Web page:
Week #7 was is little bit frustrating, because of no real progress, only more unfinished things which aren’t working. Week #8 was a lot better.
1. Sniffing the communication between the 2 embedded controllers H8S and PMH4.
I’ve tried to build an protocol analyser with the msp430, but the data output was somehow strange. For testing purpose I used my H8S firmware to produce testing data. But the msp430 decoded only wrong data. I’m using IRQs on the clock to do the magic and writing it to a buffer before transmitting it via UART. Maybe the msp430 is too slow for that? Possible. Set a GPIO to high when the IRQ routing start and to low when it ends. Visualize the clock signal and connect the IRQ measure pin to an oscilloscope. The msp430 is far too slow. I’m using memory dereference in the IRQ routine, which takes a lot of time. Maybe the msp430 is fast enough, when using asm routine and registers to buffer the 3 byte transmission. But a logic analyser would definitely work. So I borrowed two logic analyser. An OLS (Openbench Logic Sniffer) and a Saleae Logic16.
There isn’t so much data on the lines. Every 50 ms there is a short transmission of 3 byte. But I don’t want to decode the data by hand. So it needs a decoder for the logic analyser. sigrok looks like the best start point and both analyser are supported.
I’ve started with the Openbench Logic Sniffer, but unfortunately it doesn’t have enough RAM to buffer the input long enough. Maybe the external trigger input can be used. But before doing additional things I would like to test with the Logic16.
The Logic16 doesn’t support any triggers but it can stream all data over USB even with multiple MHz. Good enough to capture all data. I found out that the best samplerate is 2 MHz. Otherwise the LE signal isn’t captured, because it’s a lot shorter than a clock change. In the end I created a decoder with libsigrokdecode.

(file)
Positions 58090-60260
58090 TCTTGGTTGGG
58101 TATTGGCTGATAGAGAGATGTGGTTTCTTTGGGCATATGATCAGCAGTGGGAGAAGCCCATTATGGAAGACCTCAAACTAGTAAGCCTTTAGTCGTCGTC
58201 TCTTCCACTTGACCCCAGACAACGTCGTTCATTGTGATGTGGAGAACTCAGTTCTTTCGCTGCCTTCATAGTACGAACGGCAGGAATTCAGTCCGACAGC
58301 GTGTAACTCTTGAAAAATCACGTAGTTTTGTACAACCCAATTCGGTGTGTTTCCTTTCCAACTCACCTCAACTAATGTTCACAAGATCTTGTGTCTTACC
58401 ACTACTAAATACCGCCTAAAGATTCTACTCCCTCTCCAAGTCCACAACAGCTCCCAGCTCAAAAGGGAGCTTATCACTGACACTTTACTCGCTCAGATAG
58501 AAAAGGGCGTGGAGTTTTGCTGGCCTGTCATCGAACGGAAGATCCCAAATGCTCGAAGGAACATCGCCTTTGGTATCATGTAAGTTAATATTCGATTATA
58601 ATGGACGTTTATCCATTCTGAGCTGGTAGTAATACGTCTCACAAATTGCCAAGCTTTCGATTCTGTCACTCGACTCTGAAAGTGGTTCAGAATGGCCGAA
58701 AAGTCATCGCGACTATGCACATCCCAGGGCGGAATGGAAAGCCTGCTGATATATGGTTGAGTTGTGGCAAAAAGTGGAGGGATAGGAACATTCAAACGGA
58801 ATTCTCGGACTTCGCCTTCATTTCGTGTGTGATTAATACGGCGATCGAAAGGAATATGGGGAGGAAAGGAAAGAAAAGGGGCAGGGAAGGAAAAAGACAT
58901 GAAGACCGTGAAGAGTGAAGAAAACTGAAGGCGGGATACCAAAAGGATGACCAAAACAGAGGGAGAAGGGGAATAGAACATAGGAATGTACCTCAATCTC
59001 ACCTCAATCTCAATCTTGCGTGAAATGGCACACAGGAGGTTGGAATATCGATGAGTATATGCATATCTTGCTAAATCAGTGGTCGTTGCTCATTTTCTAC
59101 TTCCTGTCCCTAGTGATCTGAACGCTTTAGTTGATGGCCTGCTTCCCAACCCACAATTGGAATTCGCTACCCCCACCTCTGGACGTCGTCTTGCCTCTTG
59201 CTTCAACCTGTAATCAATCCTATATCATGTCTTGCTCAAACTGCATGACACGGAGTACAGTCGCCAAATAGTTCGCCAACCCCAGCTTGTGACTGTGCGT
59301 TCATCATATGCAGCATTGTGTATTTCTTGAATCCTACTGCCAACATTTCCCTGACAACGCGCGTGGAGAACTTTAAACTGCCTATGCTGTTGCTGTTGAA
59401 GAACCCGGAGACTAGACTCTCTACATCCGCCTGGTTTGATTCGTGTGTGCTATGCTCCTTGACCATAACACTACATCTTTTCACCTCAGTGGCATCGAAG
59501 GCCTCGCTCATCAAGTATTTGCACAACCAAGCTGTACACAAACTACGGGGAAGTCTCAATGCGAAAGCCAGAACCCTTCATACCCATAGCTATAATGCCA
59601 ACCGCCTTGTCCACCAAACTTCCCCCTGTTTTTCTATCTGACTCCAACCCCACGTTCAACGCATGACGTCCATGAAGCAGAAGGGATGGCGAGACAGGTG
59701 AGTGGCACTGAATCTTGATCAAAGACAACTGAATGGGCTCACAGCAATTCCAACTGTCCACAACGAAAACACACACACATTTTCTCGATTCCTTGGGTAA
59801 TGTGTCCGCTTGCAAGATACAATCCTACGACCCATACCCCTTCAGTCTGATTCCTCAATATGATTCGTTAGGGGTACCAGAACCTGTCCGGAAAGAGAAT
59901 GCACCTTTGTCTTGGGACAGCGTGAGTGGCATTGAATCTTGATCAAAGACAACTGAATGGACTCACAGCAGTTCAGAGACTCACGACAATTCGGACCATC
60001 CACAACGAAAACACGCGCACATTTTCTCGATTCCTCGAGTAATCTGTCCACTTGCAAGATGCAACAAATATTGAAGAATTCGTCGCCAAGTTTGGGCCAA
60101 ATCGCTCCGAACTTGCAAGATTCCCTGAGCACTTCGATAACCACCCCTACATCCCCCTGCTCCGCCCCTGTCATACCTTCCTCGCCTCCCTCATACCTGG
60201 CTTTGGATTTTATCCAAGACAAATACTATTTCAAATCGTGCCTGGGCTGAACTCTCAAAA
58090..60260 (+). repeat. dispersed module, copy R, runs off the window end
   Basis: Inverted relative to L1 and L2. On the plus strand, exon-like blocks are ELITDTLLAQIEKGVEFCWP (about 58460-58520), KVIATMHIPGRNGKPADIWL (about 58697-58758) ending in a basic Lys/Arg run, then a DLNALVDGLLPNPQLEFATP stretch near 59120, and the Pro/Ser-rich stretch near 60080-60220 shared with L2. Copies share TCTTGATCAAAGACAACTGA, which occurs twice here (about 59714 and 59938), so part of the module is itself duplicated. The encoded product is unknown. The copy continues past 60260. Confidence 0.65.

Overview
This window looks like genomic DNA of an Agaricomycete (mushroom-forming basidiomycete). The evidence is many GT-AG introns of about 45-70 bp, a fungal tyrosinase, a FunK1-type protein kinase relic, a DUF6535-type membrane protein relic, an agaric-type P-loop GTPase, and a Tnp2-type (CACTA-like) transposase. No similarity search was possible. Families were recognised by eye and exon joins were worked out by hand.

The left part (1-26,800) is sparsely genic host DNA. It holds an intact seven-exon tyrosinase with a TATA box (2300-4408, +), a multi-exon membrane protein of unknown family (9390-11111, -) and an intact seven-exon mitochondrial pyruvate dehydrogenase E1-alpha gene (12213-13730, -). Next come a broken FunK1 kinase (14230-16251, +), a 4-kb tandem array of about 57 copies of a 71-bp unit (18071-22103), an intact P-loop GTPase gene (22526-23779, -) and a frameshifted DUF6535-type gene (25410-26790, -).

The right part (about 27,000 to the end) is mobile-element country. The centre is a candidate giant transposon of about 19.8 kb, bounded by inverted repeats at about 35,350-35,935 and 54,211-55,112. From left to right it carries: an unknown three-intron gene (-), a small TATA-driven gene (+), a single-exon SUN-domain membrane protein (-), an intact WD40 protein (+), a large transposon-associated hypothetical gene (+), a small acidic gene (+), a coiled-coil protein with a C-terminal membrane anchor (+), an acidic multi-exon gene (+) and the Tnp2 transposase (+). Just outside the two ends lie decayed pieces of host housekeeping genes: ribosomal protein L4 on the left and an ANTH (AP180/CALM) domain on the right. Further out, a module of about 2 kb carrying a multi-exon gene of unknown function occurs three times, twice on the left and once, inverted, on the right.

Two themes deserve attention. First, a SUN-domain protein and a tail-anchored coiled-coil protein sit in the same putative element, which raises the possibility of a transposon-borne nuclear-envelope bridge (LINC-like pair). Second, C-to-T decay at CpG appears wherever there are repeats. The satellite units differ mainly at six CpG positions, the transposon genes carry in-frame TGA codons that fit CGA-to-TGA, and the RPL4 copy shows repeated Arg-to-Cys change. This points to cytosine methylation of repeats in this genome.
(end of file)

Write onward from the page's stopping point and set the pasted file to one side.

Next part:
sigrok-cli -i boots_and_shutdown_later_because_too_hot.sr –channels 0-3 -P ec_xp:clk=2:data=3:le=1:oe=0 | uniq -c
67 0x01 0x07 0xc8
3 0x01 0x04 0xc8
4 0x01 0x10 0x48
1120 0x01 0x17 0x48
67 0x01 0x07 0xc8
0x01 0x07 0xc8 is called when only power is plugged in, like a watchdog(every 500ms)
0x01 0x17 0x48 is called when the device is powered on, like a watchdog (every 50ms)
0x01 0x04 0xc8 around the time power button pressed
0x01 0x10 0x48 around the time power button pressed
2. Flash back the OEM H8S firmare
The OEM H8S firmware is included in the bios updates. cabextract and strings is enough for extracting it out of the update. Look for SREC lines. Put the SREC lines into a separate file and flash them back via UART bootloader and the renesas flash tool. The display powers up and it’s booting again with OEM BIOS.
I could imagine they are using a similar update method like the UART bootloader. First transfer a flasher application into RAM and afterwards communicate with the flasher to transfer the new firmware, but the communication works over LPC instead of UART.
3. Progress on the bootloader
I’ve implemented the ADC converter to enable the speaker amp and the display backlight brightness.
Written down LPC registers and just enable the Interface in order to get GateA20 working. Still unclear how far this works.
4. How to break into the bootloader?
The idea of the bootloader is providing a brick free environment for further development. The bootloader loads the application which adds full support for everything. It should be possible to stop the loading application and flash a new application into the EC flash. When starting development on the x60 or x201 I want to use I2C line as debug interface. I2C chips have a big footstep and are easy to access. But there must be a way to abort the loading. I will use the function key in combination with the leds.
- Remove the battery and power plug.
- Press the function key
- Put the power plug in
- Wait until leds blinking
- release the function key within 5 seconds after the leds starting to blink to enter the bootloader.
The H8S will become I2C slave on a specific address.
- Add new PMH4 commands to the H8S
- solder additional pins to MAINOFF PWRSW_H8 A20 KBRC
- use the logic analyser to put the communication in relation with these signals
- UART shell
- I2C master & client
- solder LPC pins to analyse firmware update process
- test T40 board with new PMH4 commands and look if all power rails are on